Editor’s Note: Recovering from mental illness is possible.
Our reader, Kate, shares that it begins with facing our fears and rediscovering our hopes and dreams in life. A Peer Specialist with the Singapore Association for Mental Health (SAMH), Kate relates her personal story on depression.
We look forward to receiving more inspirational stories like Kate’s and we hope her journey encourages you, just as it did for us at The Tapestry Project SG. Join the mental health conversation by commenting below or write us at email@example.com
Hi, my name is Kate and I have chronic depression.
I would like to share with you something that is very close to my heart – mental illness.
For me, mental illness is an insidious affliction that leaves a person in a constant state of distress, severely affecting a person’s daily functioning and the will to live.
With it, one of the first things we forget are our dreams as our minds are enveloped by the fog of the disease.
And it is our dreams that make life worth living.
I was diagnosed with Major Depressive Disorder sometime in 2010. However, looking back at how I was, I realized my first breakdown was in 1997 following two traumatic events within the same year the details of which I will spare you in the interest of time and your interest as well.
Because of my fear of stigma, I chose not to consult with a doctor.
Because of my fear of costs, I chose not to see a counsellor.
What I chose to do instead was to turn to God, self-help books and one supportive friend who stayed by me whenever I needed a listening ear.
My fear of God prevented me from actively attempting suicide, instead for years in my distress, I slept and slept and slept praying to God that He will let me die in my sleep. Reading self-help books created positivity within me when I wasn’t busy praying for my death.
In 2009, I had a major crisis and my existing coping mechanisms at that time were no longer adequate given the magnitude of my distress then.
Finally, one night in 2010 when I was about to kill myself, I decided that I can no longer deal with the situation on my own.
I chose to face my fears and sought help – one of the best gifts I could ever give myself.
And with that I began my journey to recovery. 🙂
The path to recovery led me to IMH for my medications, SAMH’s Insight Centre for counselling and SAMH’s Illness Management Recovery Program where I learned how to create my own support system.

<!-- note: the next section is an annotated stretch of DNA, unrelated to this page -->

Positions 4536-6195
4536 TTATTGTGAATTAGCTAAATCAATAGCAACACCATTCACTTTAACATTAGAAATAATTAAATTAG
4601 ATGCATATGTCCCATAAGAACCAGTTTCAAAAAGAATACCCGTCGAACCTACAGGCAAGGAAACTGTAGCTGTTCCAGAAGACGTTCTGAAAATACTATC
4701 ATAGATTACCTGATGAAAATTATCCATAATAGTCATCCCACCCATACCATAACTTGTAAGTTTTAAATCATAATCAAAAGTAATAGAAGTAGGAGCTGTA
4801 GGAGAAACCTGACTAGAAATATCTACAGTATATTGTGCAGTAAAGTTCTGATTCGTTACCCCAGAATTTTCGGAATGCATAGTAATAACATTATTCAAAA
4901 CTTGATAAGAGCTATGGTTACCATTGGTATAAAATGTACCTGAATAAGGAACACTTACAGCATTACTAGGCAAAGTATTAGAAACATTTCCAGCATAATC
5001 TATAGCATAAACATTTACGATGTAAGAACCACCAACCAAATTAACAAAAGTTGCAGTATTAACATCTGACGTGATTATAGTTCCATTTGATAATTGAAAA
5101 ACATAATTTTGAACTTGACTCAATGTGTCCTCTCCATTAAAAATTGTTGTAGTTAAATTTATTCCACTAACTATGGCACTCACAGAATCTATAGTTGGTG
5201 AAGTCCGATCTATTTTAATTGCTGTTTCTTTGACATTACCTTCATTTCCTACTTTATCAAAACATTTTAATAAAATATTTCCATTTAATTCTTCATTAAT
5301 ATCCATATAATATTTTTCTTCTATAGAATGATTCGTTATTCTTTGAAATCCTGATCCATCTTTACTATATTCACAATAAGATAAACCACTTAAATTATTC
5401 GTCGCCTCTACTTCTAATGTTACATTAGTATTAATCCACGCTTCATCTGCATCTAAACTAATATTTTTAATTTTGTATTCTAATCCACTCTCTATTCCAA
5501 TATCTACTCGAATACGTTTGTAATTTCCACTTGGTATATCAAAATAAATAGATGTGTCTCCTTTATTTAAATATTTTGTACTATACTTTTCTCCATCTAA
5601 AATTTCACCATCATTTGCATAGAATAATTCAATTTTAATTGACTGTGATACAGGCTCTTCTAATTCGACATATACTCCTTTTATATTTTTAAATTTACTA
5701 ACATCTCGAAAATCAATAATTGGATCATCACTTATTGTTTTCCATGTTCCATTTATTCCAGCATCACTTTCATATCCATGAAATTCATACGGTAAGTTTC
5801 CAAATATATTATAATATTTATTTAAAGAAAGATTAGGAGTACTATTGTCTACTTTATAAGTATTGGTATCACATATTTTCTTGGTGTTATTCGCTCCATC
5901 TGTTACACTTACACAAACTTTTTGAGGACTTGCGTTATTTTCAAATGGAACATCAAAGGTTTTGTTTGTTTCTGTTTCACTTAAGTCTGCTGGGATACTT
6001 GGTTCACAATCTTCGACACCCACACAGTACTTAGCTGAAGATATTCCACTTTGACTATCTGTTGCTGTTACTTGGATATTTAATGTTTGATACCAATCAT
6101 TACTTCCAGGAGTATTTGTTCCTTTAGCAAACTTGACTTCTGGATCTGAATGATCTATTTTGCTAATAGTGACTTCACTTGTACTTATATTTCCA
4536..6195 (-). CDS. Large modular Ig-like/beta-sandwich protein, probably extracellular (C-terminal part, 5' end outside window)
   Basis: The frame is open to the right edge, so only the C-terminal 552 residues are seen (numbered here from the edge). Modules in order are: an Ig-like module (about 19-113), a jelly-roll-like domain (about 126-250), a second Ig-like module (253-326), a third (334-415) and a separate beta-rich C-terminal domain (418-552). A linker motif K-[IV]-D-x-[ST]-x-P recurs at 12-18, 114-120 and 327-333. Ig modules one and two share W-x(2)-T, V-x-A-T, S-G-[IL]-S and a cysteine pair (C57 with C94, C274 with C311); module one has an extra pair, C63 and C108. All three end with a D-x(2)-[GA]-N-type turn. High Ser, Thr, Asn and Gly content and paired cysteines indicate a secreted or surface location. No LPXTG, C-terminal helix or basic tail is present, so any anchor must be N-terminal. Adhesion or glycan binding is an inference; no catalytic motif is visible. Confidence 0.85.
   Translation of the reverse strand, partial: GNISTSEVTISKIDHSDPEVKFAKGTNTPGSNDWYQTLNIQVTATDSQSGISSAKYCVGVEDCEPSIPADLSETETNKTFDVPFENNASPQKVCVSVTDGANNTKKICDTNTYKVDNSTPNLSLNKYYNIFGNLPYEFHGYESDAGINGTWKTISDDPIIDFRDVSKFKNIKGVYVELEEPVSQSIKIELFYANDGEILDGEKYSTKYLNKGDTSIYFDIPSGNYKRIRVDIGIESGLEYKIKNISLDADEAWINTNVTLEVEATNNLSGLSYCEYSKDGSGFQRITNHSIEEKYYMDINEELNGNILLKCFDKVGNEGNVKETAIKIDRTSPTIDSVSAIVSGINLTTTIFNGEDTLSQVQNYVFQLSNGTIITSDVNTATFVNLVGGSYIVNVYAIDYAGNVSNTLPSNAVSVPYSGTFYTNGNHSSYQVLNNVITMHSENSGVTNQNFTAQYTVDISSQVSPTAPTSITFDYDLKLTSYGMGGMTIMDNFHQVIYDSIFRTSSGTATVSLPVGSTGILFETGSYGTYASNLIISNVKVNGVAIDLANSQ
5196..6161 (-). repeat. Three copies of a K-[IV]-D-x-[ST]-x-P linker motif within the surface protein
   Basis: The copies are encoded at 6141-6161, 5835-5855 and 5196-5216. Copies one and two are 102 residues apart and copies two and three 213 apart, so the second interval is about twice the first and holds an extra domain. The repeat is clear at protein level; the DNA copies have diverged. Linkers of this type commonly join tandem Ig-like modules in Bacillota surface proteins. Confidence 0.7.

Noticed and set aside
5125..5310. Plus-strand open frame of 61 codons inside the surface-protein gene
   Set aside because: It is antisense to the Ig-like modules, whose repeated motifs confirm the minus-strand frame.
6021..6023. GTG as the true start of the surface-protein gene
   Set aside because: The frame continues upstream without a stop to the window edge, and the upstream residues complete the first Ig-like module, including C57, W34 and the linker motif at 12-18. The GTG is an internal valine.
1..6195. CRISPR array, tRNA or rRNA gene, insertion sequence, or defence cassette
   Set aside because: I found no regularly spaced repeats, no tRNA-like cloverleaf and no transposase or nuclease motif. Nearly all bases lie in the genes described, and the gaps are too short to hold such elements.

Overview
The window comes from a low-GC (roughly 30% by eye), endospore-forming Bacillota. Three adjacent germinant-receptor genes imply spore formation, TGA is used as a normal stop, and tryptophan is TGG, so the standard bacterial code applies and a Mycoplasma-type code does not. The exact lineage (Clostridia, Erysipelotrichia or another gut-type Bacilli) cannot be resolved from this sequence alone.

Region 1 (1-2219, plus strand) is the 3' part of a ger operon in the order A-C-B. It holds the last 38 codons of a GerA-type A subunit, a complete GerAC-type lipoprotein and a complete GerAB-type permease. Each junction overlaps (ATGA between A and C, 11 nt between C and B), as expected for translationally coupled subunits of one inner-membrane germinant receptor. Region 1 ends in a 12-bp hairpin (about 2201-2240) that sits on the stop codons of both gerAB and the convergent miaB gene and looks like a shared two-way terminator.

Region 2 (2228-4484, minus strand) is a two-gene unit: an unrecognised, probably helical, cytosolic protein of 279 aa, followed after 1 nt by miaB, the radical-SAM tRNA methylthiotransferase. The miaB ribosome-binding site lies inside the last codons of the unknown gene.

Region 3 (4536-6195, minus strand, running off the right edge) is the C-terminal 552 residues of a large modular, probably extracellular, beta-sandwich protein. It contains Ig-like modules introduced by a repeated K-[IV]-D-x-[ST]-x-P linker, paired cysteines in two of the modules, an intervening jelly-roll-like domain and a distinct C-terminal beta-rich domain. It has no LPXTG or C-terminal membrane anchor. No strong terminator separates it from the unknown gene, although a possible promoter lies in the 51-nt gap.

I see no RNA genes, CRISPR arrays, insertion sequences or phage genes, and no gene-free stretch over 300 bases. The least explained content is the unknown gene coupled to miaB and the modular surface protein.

Anti-depressant didn’t make me “happy”.
What it did…it improved my attention span and concentration level.
With this increased cognitive ability, I am able to do therapy work more effectively — like Cognitive Behavioural Therapy, meditation, gratitude therapy and now mindfulness.
As I re-wired my brain to replace dysfunctional thinking patterns that were contributing to the illness, my skills in coping with stress got better and in time my mood got better as well.
With my improved cognitive functioning, I am able to function well in spite of the symptoms of the illness.
Everybody feels sad from time to time…everybody feels hopeless from time to time.
The difference with a person who has a mood disorder like me, the mood overwhelms the person and affects the person’s daily functioning.
“Normal” people (with no mental health condition) resort to suicide in extreme situations…but…people with depression are pre-occupied with death and have detailed plans in the back of their minds on how to die. And when the distress is great enough, suicide is attempted.
Earlier in my story, I mentioned that dreams are one of the things a person with mental illness cannot see and/or forgets.
This is significant because it is our dreams that make life worth living.
I am now on the second leg of my recovery journey – that is revisiting the dreams I have that were long hidden, long forgotten and empowering myself to make those dreams my reality.
One dream is to support people with mental health issues achieve their recovery goals and another dream is to work with SAMH (Singapore Association for Mental Health) in promoting mental wellness for all 🙂
I feel grateful for every moment I am alive…for each breath I take is a reminder that I have a shot in doing all the things I have always wanted to do.
I humbly thank you for listening to my story 🙂
Kate is a Peer Specialist for depression with the Singapore Association for Mental Health (SAMH) and is a certified eCPR Facilitator. More details on SAMH can be found at www.samhealth.org.sg
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